When the two witnesses are killed, the people of the land rejoice by exchanging gifts (Revelation 11:10). In the first century, gift-giving was not Christmasy but Purimy. After Mordecai triumphed over Haman, Jews celebrated by sending gifts to the poor (Esther 9:20-22).
For the people of the land, the death of the witnesses is the defeat of Haman, the enemy of the Jews, the Agagite, the final Amalekite. For the people of the land, who are Jews, the two witnesses pose as great a threat to the future of Israel as Haman did. They’re not wrong, for if the two witnesses get their way, there will no longer be Jew or Greek, but only one new man.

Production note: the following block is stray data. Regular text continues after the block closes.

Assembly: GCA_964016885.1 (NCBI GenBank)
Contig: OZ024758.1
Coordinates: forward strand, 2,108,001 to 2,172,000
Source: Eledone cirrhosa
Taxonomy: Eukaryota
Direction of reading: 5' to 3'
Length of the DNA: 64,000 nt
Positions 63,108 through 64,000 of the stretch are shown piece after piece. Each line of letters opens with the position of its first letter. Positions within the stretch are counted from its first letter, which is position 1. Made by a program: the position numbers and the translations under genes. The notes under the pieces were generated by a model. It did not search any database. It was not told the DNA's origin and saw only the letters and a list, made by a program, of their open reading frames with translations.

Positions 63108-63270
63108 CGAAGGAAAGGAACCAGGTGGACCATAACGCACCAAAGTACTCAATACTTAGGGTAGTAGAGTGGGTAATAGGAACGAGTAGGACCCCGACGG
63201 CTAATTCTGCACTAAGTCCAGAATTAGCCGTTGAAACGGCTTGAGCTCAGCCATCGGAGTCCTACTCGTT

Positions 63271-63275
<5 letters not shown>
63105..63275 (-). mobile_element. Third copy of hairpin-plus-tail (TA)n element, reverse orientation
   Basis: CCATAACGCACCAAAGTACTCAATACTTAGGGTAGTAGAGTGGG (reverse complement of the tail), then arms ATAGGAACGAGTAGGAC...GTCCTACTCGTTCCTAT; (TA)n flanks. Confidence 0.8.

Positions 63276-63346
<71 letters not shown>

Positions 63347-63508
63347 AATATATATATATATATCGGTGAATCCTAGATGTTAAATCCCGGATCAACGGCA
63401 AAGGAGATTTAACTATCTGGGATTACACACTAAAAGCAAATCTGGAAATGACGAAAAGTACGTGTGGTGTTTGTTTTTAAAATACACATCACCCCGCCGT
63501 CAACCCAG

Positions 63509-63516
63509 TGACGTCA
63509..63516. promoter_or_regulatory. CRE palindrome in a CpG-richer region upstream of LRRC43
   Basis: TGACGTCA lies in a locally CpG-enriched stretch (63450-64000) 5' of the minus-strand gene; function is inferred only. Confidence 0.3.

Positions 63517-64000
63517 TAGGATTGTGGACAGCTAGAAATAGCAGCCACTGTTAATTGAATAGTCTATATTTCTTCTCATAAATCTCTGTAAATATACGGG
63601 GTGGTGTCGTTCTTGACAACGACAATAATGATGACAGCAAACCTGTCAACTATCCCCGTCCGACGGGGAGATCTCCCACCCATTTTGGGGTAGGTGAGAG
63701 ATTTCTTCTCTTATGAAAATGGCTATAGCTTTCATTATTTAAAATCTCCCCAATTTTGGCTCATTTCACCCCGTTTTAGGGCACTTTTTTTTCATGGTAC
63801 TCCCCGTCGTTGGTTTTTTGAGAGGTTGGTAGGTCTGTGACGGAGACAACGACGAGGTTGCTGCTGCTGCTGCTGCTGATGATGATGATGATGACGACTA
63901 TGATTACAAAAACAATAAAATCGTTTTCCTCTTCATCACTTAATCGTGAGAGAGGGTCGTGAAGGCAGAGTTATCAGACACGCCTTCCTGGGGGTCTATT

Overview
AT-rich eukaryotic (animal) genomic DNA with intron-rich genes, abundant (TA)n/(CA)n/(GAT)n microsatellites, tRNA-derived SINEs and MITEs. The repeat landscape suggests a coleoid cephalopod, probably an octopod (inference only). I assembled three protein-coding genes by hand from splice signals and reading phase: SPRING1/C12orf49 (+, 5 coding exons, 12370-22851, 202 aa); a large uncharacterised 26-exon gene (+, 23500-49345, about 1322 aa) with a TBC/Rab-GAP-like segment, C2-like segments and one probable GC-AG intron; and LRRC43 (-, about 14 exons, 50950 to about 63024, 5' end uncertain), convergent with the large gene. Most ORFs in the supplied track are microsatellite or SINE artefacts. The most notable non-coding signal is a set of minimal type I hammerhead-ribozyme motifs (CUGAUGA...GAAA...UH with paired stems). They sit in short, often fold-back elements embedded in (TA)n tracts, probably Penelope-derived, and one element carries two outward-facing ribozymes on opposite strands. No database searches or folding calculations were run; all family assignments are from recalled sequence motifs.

As the story continues, it’s clear that the two witnesses are not Haman. With Haman, the Amalekites disappear from the Bible. But the two witnesses stay dead for only a few days and then, like Mordecai, are lifted up.